For nearly 30 years, Jim has maintained a newsletter correspondence with his loyal clients.
For all of the youngsters reading this, newsletters are like blog posts--just better.
Read on for some of Jim's "greatest hits" and musings on business and life.

Recently I was having dinner with a friend who is in sales. He was lamenting to me how everything has changed in the business world and how customers had become so difficult to deal with. So I asked him why this was so--and all he could attribute this to was that buyers were increasingly more difficult and that margins of profit were thinner than ever. But, what bothered him the most was the conduct of the buyers from the “way it used to be.” “Now everyone wants their bid E-mailed or faxed to them. There is no more human contact, no interactions with the customer.”

He explained, “In the old days we used to have lunch to discuss quotes or we might catch a ballgame together. Today, I’m dealing with a buyer that I hardly know, let alone can spend any time with. As a result, all anybody cares about is price.”

I was thinking about what my friend said. I thought about the play Death of a Salesman when Willy Loman says that unlike his colleague Charley, he intends to be “well-liked.” He tells his sons that in business as in life, character, personality and human connections are more important than smarts. Says  Willy: “The man who makes an appearance in the business world, the man who creates personal interest, is the man who gets ahead. Be liked and you will never want.”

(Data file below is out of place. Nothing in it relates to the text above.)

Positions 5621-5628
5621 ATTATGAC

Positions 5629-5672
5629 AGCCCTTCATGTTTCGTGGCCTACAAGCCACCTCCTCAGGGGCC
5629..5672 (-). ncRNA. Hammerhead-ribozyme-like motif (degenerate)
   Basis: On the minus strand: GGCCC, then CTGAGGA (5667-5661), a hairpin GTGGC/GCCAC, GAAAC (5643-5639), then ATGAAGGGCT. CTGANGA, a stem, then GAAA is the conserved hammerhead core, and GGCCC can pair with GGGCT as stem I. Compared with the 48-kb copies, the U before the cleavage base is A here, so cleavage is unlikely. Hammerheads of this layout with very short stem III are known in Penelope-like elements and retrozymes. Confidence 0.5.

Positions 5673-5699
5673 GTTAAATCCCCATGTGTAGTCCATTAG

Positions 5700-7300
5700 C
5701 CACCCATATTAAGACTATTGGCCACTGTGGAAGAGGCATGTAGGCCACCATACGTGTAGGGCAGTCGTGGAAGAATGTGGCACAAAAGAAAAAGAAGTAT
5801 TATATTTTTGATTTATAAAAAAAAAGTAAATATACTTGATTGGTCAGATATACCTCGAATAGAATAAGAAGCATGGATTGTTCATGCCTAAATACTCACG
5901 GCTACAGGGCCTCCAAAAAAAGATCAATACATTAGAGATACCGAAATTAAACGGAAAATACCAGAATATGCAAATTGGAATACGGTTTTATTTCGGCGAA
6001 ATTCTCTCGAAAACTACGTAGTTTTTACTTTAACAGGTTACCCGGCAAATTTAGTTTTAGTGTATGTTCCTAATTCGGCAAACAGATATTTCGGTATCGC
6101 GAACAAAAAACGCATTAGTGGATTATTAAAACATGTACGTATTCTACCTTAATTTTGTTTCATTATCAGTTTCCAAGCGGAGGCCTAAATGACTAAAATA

Unfortunately in the current world, this belief is really outdated. With e-mail, faxes and the Internet, buyers are equipped with weaponry like never before. So what is a salesman to do? Change careers?

Perhaps the answer lies in their approach. The one thing my friend really did not consider in the “new equation” was what his role should be in this changing environment. How could he add value to the companies he was soliciting in spite of losing contact with his buyers? It takes a creative sales/person to understand the needs of his customers and to find a way to fulfill those needs. It may not be the old way of taking them to a ballgame or the three martini lunch, but there still is a place for good sales/people.

The reality is that we all want to pay Wal-Mart prices and yet get Nordstrom levels of quality and service. Unfortunately, it usually doesn’t work that way. The performance of a good salesperson is usually rewarded with the business. But providing value is the key, not just being Willy Loman’s likable guy with the best tickets.